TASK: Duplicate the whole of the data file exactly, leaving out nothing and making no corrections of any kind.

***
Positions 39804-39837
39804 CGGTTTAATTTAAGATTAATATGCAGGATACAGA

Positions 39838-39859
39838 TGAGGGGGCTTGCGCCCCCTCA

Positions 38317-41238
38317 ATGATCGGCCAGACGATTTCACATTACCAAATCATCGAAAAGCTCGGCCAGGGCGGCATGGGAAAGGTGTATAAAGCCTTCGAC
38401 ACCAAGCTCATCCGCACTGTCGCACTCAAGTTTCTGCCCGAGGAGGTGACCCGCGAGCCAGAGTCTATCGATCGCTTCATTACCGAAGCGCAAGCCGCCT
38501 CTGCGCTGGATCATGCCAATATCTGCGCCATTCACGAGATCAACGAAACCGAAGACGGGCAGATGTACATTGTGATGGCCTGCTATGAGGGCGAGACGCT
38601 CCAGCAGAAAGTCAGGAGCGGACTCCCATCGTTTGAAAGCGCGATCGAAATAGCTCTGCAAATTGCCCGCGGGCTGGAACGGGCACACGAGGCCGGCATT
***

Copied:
Positions 39804-39837
39804 CGGTTTAATTTAAGATTAATATGCAGGATACAGA

Positions 39838-39859
39838 TGAGGGGGCTTGCGCCCCCTCA

Positions 38317-41238
38317 ATGATCGGCCAGACGATTTCACATTACCAAATCATCGAAAAGCTCGGCCAGGGCGGCATGGGAAAGGTGTATAAAGCCTTCGAC
38401 ACCAAGCTCATCCGCACTGTCGCACTCAAGTTTCTGCCCGAGGAGGTGACCCGCGAGCCAGAGTCTATCGATCGCTTCATTACCGAAGCGCAAGCCGCCT
38501 CTGCGCTGGATCATGCCAATATCTGCGCCATTCACGAGATCAACGAAACCGAAGACGGGCAGATGTACATTGTGATGGCCTGCTATGAGGGCGAGACGCT
38601 CCAGCAGAAAGTCAGGAGCGGACTCCCATCGTTTGAAAGCGCGATCGAAATAGCTCTGCAAATTGCCCGCGGGCTGGAACGGGCACACGAGGCCGGCATT